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Common Risk Factors Impacting Disability Rate

Published: 2017-04-07 - Updated: 2022-06-24
Author: University of Michigan | Contact: umich.edu
Peer-Reviewed Publication: N/A
Additional References: Disability Information Publications

Synopsis: Reducing or eliminating five common risk factors could decrease the prevalence of disability across the United States, according to research led by the University of Michigan. U.S. states vary widely when it comes to the level of disability. If you compare the ten states with the lowest rates to the ten states with the highest rates, there is nearly a twofold difference in the disability rate. Disability is a significant driver of health care costs, and past estimates suggest that up to one-quarter of health care expenditures have been associated with disability. This percentage is even higher for the Medicare population - nearly 40 percent of Medicare spending has been associated with disability.

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Main Digest

The percentage of people with disabilities in the U.S. declined steadily during the 1980s and '90s but has since plateaued. New research published this week in the journal Health Affairs shows if certain modifiable risk factors - smoking, obesity, diabetes, high cholesterol, and high blood pressure - were eliminated, the number of people with a disability would be reduced by 53 percent nationally.

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The researchers, led by Neil Mehta, assistant professor of health management and policy at the U-M School of Public Health, also wanted to investigate how a more realistic risk factor reduction effort could impact disability rates.

"U.S. states vary widely when it comes to level of disability," Mehta said. "If you compare the ten states with the lowest rates to the ten states with the highest rates, there is nearly a twofold difference in the disability rate."

Using the states with the lowest risk factor rates as targets, Mehta and colleagues found that reducing risk factors across the U.S. would decrease the overall prevalence of disability by up to 7 percent.

While this doesn't seem like much, Mehta says that states with a higher prevalence of risk factors and disability, such as those in the South and the Midwest, could see disability reductions of more than 10 percent under this scenario.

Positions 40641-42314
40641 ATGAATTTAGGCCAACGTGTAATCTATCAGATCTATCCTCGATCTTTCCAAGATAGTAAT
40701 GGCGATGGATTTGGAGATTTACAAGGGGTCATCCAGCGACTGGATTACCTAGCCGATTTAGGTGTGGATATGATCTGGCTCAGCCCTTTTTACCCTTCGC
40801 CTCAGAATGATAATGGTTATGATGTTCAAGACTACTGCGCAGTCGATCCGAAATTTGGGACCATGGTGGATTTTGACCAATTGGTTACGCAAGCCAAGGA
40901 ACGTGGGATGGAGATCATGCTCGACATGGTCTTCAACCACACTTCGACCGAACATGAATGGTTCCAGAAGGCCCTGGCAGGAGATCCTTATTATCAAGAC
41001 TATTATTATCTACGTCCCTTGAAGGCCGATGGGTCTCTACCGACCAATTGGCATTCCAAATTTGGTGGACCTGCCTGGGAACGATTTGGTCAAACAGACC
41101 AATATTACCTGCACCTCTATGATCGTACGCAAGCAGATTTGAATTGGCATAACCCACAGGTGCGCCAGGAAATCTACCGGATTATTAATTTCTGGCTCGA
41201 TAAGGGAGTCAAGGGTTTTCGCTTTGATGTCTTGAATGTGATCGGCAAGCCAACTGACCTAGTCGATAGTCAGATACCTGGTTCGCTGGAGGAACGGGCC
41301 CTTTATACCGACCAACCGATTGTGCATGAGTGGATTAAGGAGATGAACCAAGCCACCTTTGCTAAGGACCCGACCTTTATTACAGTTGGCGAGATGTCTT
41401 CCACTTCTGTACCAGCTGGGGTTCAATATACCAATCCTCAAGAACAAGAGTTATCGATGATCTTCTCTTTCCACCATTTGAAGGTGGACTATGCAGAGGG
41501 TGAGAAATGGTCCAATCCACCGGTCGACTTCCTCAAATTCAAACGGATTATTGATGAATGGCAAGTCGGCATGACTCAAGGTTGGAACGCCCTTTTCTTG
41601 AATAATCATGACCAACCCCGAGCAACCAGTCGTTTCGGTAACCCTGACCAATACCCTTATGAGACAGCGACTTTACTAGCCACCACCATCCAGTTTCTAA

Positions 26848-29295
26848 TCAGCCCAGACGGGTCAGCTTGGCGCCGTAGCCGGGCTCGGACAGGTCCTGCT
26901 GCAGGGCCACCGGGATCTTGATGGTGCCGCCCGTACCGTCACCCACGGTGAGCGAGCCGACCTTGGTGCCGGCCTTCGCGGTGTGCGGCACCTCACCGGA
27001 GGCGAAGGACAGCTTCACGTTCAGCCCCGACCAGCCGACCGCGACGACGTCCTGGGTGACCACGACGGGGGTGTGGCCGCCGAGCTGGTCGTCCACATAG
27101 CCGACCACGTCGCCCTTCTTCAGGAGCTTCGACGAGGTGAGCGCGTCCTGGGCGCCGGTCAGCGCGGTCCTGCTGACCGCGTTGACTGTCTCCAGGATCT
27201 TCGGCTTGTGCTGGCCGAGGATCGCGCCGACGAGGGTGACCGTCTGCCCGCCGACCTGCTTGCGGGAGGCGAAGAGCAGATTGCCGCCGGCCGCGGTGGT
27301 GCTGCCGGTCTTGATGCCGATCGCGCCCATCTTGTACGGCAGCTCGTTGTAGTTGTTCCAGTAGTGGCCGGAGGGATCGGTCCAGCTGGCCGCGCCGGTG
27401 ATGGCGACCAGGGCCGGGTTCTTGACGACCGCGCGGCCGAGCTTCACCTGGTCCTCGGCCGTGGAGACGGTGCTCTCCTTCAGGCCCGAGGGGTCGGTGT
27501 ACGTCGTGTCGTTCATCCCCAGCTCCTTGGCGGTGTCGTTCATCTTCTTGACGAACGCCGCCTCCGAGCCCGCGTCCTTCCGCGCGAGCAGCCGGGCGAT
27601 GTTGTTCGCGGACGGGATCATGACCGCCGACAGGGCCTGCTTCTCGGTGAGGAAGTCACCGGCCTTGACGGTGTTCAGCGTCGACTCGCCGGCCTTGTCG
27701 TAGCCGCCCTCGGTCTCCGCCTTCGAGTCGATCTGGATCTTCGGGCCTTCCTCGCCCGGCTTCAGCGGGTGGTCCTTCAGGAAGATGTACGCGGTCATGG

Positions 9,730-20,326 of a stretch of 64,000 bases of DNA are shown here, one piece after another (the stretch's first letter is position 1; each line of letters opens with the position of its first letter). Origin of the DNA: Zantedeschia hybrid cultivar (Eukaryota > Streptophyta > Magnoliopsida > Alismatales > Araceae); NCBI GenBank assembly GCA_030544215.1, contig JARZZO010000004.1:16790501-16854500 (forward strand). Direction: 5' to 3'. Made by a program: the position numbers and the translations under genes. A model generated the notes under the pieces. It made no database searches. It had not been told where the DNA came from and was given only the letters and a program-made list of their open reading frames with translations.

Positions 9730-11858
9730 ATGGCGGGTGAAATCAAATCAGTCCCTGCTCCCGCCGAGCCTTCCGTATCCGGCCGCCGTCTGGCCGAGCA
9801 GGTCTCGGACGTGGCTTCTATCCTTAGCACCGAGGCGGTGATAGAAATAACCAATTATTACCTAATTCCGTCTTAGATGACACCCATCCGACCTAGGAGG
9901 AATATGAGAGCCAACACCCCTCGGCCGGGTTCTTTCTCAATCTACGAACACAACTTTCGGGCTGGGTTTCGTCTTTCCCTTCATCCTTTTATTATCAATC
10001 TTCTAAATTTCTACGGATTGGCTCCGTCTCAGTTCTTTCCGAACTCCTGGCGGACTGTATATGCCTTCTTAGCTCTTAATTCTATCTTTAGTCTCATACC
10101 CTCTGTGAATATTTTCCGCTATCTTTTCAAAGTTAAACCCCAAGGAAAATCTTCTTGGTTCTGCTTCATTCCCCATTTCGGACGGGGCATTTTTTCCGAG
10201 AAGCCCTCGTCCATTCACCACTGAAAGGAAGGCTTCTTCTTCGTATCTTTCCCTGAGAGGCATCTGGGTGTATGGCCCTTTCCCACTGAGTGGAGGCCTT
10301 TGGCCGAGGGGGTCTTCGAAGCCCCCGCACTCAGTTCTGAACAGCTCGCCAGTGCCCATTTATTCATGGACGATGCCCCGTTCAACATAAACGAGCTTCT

"We thought we would see a larger reduction in disability rates," he said. "This tells us that we need more aggressive targets for risk factor reduction. All states can improve."

The good news, Mehta says, is that the three risk factors that have the biggest impact on disability - obesity, smoking, and high blood pressure - can be improved through public health.

"Obesity might be the most challenging to address," he said. "And, while the percentage of adults who smoke cigarettes has been declining, cigarette smoking continues to take a large toll on population health. In this case, we clearly show its negative effects on disability levels."

The researchers looked at survey data for nearly 400,000 Americans ages 18 to 79 surveyed through the Behavioral Risk Factor Surveillance System, an annual national telephone survey. To measure disability, they used survey responses to three questions from the BRFSS:

Respondents who answered "yes" to at least one of these questions were classified as disabled.

About 15 percent of the adults surveyed reported having a disability, with the prevalence of disability increasing with age. More than a quarter of people ages 65 to 79 were classified as disabled.

"Disability is a major driver of health care costs, and past estimates suggest that up to one-quarter of health care expenditures have been associated with disability," Mehta said. "This percentage is even higher for the Medicare population - nearly 40 percent of Medicare spending has been associated with disability."

Researchers from the Emory University School of Public Health also contributed to this study.

Reference Source(s):

Common Risk Factors Impacting Disability Rate | University of Michigan (umich.edu). Disabled World makes no warranties or representations in connection therewith. Content may have been edited for style, clarity or length.

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Cite This Page (APA): University of Michigan. (2017, April 7). Common Risk Factors Impacting Disability Rate. Disabled World. Retrieved January 31, 2023 from www.disabled-world.com/disability/risk-factor.php

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